Jayne’s Theory of the Bicameral Mind
|Jayne’s theory of bicameral mind||Reading|
|Title:||The Origin of Consciousness in the Breakdown of the Bicameral Mind|
|Authors:||Julian Jaynes & James Patrick Cronin|
Bicamerality, All, Bicameral Mind, Current Reading, excorcism”, hallucinations, hypnosis,linguistics, Philology, Philosophy, posession, Psychology, schizophrenia
|Plug:||At the heart of this classic, seminal book is Julian Jaynes’ still-controversial thesis that human consciousness did not begin far back in animal evolution but instead is a learned process that came about only 3,000 years ago and is still developing. The implications of this revolutionary scientific paradigm extend into virtually every aspect of our psychology, our history and culture, our religion―and indeed our future.|
|Analysis 30 years later||The “bicameral mind” 30 years on: a critical reappraisal of Julian Jaynes’ hypothesis|
|Source Article||Article on internet|
It’s plausible that language and metaphor are exactly what human’s developed over time and, perhaps with great speed – there have been leaps and lapses. I don’t necessarily agree with the notion of absolute automaton human and yet there is a prevailing theory we call Spiral Dynamics which allows for the evolution of “consciousness” and it resonates with self + other as humans evolved relationships with other humans beyond a basic need for survival of the species.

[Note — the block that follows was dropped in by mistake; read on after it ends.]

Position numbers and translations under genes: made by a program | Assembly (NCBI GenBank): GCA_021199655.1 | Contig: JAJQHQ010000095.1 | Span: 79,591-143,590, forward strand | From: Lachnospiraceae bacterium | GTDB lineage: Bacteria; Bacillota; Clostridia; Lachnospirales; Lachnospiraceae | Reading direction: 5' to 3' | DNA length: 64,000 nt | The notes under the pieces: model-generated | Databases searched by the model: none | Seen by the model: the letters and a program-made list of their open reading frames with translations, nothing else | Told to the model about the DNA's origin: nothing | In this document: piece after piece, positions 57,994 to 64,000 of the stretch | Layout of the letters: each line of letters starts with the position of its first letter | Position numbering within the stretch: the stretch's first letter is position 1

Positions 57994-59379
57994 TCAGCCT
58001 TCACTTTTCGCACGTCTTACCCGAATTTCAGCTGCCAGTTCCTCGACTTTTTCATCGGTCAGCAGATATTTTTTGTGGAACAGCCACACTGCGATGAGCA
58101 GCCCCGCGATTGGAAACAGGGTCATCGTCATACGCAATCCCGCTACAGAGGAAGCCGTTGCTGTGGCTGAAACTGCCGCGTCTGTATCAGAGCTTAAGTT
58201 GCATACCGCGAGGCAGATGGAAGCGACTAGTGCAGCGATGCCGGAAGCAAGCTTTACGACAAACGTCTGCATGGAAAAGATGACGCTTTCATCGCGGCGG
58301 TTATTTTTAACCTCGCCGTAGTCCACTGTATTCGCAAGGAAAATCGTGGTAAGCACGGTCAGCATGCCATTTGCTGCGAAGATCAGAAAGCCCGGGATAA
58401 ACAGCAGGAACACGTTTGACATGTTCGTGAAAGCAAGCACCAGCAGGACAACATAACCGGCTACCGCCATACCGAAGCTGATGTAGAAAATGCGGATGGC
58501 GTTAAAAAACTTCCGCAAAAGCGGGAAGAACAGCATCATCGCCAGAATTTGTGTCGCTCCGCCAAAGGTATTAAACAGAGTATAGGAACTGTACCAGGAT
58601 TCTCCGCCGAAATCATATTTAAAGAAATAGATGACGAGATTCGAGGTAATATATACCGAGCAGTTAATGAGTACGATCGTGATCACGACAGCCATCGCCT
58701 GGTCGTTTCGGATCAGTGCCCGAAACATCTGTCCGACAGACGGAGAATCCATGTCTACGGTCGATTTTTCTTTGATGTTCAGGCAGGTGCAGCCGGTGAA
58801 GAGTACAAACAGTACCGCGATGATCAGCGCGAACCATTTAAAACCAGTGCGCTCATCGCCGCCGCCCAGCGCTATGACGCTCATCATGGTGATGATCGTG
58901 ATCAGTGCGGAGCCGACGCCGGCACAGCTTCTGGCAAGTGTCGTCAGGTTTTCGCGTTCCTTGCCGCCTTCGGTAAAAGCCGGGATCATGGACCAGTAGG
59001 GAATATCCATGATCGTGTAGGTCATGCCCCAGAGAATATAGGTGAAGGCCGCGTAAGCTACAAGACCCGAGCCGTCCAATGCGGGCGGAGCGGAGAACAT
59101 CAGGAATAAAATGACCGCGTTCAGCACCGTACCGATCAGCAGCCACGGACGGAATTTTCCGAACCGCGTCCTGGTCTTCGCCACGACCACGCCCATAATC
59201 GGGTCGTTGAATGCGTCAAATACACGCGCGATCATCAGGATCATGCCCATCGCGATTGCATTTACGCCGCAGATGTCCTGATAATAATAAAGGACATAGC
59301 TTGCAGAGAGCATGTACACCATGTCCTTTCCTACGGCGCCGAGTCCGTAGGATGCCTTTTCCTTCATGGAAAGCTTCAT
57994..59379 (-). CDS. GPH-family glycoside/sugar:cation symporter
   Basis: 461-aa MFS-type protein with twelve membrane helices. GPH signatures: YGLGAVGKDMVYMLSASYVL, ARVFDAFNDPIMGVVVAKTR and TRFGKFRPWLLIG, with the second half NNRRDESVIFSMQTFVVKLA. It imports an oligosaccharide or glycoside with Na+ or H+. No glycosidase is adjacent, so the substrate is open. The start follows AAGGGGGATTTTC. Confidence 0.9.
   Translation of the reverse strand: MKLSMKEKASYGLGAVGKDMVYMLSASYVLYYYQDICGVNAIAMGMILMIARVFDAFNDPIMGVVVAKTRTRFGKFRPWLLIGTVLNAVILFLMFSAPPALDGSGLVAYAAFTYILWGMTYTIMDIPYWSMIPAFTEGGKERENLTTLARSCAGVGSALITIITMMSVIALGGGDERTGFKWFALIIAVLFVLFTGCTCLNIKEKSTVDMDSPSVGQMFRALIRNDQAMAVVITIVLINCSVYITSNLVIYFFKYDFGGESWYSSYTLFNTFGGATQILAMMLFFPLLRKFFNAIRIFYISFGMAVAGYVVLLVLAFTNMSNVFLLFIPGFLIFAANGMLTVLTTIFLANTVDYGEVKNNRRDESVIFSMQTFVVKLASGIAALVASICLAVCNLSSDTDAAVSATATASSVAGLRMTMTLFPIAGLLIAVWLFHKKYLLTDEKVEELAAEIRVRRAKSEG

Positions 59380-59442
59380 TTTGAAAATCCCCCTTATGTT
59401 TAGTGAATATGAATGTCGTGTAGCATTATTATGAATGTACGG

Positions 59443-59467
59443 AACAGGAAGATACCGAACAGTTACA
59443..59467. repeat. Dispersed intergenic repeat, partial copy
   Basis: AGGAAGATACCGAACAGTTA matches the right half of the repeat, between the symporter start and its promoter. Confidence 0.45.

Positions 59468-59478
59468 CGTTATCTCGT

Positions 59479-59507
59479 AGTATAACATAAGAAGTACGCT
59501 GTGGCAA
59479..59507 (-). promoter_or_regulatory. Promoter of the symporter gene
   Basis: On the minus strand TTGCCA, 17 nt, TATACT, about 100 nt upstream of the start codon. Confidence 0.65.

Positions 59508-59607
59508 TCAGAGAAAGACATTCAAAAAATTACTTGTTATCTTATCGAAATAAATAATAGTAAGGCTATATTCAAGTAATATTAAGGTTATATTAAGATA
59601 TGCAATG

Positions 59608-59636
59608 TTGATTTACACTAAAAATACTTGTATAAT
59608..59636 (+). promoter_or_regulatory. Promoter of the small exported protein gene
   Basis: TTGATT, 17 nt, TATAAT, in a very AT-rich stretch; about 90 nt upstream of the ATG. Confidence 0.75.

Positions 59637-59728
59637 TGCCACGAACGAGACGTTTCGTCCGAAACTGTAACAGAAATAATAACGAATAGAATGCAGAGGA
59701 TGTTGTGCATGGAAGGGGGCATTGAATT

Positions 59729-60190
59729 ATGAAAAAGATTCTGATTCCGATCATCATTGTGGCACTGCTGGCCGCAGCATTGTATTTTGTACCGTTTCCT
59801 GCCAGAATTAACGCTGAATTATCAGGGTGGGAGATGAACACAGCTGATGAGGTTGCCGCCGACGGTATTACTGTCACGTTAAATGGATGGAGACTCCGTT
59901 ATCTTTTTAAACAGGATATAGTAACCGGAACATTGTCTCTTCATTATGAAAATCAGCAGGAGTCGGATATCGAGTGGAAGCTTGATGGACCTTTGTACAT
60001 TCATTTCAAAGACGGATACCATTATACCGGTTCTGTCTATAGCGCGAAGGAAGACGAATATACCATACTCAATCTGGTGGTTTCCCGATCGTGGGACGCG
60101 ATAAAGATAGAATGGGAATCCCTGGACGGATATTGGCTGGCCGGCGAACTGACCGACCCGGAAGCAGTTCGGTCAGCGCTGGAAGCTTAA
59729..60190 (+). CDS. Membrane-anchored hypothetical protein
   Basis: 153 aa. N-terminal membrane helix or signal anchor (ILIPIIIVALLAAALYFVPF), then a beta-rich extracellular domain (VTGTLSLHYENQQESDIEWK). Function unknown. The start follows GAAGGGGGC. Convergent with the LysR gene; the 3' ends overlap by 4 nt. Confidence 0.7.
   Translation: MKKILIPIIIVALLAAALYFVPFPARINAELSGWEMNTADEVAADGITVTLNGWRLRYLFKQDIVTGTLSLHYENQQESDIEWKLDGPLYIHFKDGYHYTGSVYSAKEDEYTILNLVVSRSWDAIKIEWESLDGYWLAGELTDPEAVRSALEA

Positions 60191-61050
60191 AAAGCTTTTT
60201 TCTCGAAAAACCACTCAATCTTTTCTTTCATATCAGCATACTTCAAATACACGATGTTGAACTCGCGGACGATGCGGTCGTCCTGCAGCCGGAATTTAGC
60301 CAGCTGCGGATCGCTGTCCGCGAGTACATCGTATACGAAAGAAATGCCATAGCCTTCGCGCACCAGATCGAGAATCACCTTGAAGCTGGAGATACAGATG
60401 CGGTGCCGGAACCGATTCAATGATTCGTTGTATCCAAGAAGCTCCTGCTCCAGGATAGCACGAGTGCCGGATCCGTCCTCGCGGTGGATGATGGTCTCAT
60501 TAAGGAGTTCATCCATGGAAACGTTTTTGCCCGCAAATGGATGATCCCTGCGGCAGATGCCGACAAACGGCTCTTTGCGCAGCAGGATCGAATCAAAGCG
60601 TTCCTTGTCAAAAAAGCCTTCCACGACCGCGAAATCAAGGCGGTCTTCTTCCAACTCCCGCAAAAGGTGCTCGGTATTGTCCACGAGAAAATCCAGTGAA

That being said, I’m into the book because I like the general refutation of anatomical explanations (even perhaps neurology today) for everything just don’t = consciousness in the whole but appear to be the automaton side of us, where decisions don’t even require advance thinking and analysis. Jayne illustrates with the recent archeological finds supporting the fact that the Iliad was a historical document. It recorded from oral traditions perhaps a number of times and the embellishment of the details to extraordinary myth was the domain of the transcribers .
I remember reading some texts in recent years that illustrated some facets of our human evolution where there was no consciousness. Like in the mythology of “The 500” –
Men were not torn by any semblance to cowardice or other fears like death or harm – they were just doing what the men were born to do. The movie based on Matthew Quirk’s book “The 500” does not exactly illustrate my point as the characters had more modern “thinking” than some philosophers and cultural historians would have allowed for the time.
The second idea I want to explore is “Consciousness not a copy of experience” which is an interesting take on things as we believe them to be.
Last, I also like Jayne’s writing style – so I may analyze that in my own way:
Statement: bla bla bla
Objection: Bla bla bla…
Reply: Bla bla bla….
Hope to follow up with some tidbits of insight and value to my work.
Notes, collections and musings from Jim Muir
Some artifacts of information or knowledge are copyrighted by original source providers and may not be copied or replicated except for personal use. All information is specifically collected for educational purposes.